The Centers for Disease Control and Prevention extended the federal moratorium on evictions by two months, which expired in late July. With some limitations, this means that tenants who are unable to pay their rent cannot be evicted until October 3.
The new moratorium only applies to areas with “substantial” or “high” levels of COVID-19 transmission. It’s almost all of Alaska right now.
Daniel Coons, director of the fair housing project at Alaska Legal Services, said that while the extension is good news, it’s important to recognize that the moratorium will always end at some point.
â(The extension) is going to be a real relief for tenants, but people should definitely continue to take advantage of any rental assistance opportunities that exist, as landlords will end up having to get paid,â Coons said.
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The Alaska Housing Finance Corporation is the primary organization responsible for distributing state and tribal rental aid money, as well as money allocated to the Municipality of Anchorage.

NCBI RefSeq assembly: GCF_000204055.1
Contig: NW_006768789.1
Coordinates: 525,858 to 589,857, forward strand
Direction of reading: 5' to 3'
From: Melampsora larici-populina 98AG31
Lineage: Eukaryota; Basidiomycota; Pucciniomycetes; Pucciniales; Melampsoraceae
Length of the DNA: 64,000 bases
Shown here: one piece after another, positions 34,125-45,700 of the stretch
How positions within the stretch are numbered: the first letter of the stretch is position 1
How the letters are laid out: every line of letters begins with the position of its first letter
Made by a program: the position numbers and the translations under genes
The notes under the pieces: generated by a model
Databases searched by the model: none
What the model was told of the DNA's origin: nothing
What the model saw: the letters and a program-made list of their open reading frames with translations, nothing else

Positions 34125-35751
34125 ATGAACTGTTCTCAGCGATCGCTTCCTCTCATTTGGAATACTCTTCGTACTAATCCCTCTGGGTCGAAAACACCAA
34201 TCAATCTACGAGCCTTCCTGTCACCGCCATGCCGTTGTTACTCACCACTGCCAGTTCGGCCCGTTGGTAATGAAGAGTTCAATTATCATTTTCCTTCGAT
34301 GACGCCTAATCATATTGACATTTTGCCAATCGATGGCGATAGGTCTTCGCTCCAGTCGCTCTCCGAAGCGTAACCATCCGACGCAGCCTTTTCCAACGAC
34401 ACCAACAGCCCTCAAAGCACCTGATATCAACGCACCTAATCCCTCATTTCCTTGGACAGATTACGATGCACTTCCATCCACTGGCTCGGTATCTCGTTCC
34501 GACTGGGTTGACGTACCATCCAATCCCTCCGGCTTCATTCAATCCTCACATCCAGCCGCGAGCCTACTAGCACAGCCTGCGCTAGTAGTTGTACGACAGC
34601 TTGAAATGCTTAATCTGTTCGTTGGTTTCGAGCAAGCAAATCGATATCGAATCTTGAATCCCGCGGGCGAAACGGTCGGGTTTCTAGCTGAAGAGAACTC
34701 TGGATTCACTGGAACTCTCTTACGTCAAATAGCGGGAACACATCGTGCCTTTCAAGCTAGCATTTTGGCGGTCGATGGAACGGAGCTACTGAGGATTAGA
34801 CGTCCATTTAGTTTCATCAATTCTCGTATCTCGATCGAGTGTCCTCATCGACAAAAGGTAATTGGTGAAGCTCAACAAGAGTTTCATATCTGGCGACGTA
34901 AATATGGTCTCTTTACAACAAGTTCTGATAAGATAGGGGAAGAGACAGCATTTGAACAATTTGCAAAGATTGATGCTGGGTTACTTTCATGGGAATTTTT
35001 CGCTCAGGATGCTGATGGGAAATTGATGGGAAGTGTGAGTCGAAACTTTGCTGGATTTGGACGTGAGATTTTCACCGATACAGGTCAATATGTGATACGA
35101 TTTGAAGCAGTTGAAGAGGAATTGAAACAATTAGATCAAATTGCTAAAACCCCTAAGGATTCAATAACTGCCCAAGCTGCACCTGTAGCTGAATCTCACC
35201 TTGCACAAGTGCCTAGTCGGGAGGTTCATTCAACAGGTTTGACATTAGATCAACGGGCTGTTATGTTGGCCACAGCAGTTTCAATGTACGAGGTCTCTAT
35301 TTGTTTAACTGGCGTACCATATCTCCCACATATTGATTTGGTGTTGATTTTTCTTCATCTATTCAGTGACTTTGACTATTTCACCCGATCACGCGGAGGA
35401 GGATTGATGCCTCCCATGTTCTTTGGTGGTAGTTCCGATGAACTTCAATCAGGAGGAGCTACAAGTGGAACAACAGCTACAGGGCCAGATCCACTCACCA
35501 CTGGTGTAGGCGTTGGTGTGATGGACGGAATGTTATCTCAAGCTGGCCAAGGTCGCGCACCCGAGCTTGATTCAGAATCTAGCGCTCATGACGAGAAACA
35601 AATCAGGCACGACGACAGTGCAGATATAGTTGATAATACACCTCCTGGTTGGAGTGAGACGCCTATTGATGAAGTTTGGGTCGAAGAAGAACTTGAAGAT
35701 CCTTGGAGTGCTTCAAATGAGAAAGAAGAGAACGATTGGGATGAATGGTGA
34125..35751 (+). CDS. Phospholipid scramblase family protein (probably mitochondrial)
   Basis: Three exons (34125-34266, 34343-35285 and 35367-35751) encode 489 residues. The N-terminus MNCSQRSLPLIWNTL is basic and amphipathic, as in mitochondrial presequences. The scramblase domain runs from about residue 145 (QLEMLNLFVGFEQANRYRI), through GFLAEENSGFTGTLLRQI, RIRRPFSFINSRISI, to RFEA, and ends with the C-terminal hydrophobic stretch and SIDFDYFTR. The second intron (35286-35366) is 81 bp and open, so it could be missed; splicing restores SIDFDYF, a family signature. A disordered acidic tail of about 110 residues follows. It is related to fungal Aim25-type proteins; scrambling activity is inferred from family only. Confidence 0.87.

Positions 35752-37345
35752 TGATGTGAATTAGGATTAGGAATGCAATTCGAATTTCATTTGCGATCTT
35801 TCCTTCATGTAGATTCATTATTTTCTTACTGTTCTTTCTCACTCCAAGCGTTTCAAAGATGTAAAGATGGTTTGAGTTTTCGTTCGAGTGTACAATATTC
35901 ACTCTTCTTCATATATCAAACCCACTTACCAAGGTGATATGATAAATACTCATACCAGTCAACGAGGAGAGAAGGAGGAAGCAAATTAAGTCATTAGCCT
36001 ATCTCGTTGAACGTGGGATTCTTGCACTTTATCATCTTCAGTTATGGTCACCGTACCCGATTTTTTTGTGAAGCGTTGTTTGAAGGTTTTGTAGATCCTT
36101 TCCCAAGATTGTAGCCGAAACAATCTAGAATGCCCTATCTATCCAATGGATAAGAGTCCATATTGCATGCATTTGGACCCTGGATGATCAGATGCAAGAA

AHFC’s latest round of requests for rental assistance closed in March, but CEO Bryan Butcher said he expects another round of requests to open during the month. next. The AHFC still has a waiting list to work on.
Butcher said Alaska has been faster in distributing rent assistance than almost any other state. But he encourages everyone to be patient while the funds are sent.
“We have communicated to the owners, the court system and everyone we can that even though they are in a circumstance where funds have not yet been sent, if they have been approved, those funds are imminent,” he said.
Alaskans eligible for financial assistance may be granted up to 12 months rent, with assistance paid directly to their landlords. Eligibility is income-based – renters with incomes no greater than 80% of the region’s median income may be eligible.
Since the start of the pandemic, Butcher said, AHFC has distributed $ 88 million to more than 18,000 households in Alaska.